- Marcus Mall, Berlin, Germany

Christian Benden, Berne, Switzerland, agreed that the overall survival in individuals with CF continues to improve and the introduction of CFTR modulator therapies may even provide benefit in patients with advanced CF lung disease. Every patient with CF who is applicable for new treatment will undergo a treatment trial. However, if no other medical or surgical therapy option is available, lung transplantation is the standard-of-care in patients with progressive lung disease, according to guidelines from the Pulmonary Transplantation Council of the International Society for Heart and Lung Transplantation (ISHLT). CF is the most common indication for lung transplantation in children and is the third most common reason in adults. Professor Benden presented recent data from the ISHLT Thoracic Transplant Registry showing that patients with CF are receiving lung transplants at an older mean age compared with previous decades. Overall median survival after transplantation continues to improve and is currently over 9 years. However, Professor Benden noted a worrying trend of lower survival in teenage patients associated with a poor adherence to treatment.

“No individual with CF should nowadays die without consideration for lung transplantation.”

- Christian Benden, Berne, Switzerland

Microbiome and antibiotic research

Thomas Bjarnsholt, Copenhagen, Denmark, calculated that at the end of one of his patient’s 28-year-life, the patient had consumed 1 kg of tobramycin, 10 kg of beta-lactam anti-pseudomonas antibiotics and 1 kg of inhaled colistin. While long-term treatment with antibiotics can be helpful in delaying disease progression, it fails to eradicate the bacteria that reside in the thick mucus within the respiratory tissue. Using biofilms to study the antibiotic resistance of these bacteria is challenging because the in vitro microenvironment is different to the human infection in vivo. Bacterial cells being attached to a flat surface versus suspended within mucus leads to marked differences in perfusion of oxygen and penetration of antibiotics. Interestingly, data suggest that bacteria develop tolerance to antibiotics in hypoxic microenvironments and become more susceptible to treatment when they have more oxygen. Further research is required on this topic of promotion of growth to increased susceptibility.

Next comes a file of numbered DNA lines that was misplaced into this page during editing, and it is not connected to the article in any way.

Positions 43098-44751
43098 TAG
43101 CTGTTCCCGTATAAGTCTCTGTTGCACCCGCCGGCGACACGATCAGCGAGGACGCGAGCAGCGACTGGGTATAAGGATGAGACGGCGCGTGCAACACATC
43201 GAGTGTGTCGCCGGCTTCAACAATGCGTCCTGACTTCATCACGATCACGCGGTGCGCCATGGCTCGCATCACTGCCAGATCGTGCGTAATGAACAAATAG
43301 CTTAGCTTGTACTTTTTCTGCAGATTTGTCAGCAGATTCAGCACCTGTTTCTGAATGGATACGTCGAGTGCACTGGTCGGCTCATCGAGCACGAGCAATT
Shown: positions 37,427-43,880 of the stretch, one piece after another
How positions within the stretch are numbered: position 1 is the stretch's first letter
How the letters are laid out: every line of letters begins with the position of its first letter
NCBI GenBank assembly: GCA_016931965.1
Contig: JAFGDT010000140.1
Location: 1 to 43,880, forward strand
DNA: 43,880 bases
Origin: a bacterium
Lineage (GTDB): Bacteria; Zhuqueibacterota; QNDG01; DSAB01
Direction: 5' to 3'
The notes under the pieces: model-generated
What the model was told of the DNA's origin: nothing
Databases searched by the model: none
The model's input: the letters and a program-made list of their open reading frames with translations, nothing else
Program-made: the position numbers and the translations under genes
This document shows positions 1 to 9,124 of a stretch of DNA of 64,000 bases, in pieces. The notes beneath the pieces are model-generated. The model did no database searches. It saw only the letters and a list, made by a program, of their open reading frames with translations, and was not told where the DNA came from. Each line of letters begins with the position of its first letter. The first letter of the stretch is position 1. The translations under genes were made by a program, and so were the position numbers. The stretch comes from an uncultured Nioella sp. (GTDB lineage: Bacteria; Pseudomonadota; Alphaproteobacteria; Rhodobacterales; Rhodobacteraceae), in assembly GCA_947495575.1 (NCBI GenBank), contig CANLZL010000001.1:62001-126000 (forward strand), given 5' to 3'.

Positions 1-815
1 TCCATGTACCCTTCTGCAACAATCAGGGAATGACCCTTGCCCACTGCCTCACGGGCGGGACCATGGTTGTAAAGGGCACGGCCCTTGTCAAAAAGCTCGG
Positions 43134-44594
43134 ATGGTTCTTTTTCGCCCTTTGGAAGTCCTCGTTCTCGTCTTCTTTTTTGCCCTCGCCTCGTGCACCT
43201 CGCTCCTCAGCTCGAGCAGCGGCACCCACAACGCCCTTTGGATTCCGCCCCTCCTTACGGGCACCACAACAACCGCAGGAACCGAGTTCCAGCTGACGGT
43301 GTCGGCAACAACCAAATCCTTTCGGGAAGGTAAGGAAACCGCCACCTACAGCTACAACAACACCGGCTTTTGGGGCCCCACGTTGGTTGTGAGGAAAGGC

Alexander Dalpke, Dresden, Germany, presented data on bacterial dysbiosis (a disturbance of the composition of microbial communities) in the CF lung, and how this correlates to clinical outcome. Professor Dalpke observed that there are clusters of patients who have dominance of particular bacteria, like Pseudomonas aeruginosa, Streptococcus or Staphylococcus, while others show a diverse mixture of bacteria. Microbiome diversity, particularly where anaerobic bacteria are included, is correlated with better lung function and reduced inflammation whereas dominance of a single strain is associated with worse function. The most recent data suggest that commensal bacteria, i.e. those that grow alongside one another, can inhibit the growth of typical lung pathogens.

Diversity of the microbiome is correlated with better lung function and reduced inflammation.

Digital health

Vitalii Poberezhets, Vinnytsia, Ukraine, discussed new horizons in digital technologies for respiratory medicine based on an ERS literature update of forty-eight publications. Artificial intelligence (AI) and machine learning are increasingly being used in respiratory medicine for thoracic imaging, histopathology and cytology. These technologies can help ease the workload of radiologists and reduce the chance of missing a diagnosis. Digital technologies are also being applied to Clinical Decision Support Systems that allow individuals to seek advice based on their symptoms. Other applications of digital technologies that can support the interaction between healthcare professionals and patients include telerehabilitation, telemonitoring and teleconsultation.

Konstantinos Kostikas, Ioannina, Greece, explained that AI techniques are likely to have a role in the running of future clinical trials in respiratory medicine. AI has the potential to transform clinical trial design, in all steps from study preparation to execution, including feasibility, patient identification and matching, real-time monitoring of patients and centres, and generation of the study report. A key benefit will be to improve enrichment to select patients more likely to show measurable clinical endpoints.

Closing Remarks

The next ERS International Congress will be held in Barcelona, Spain from 4–8 September 2021.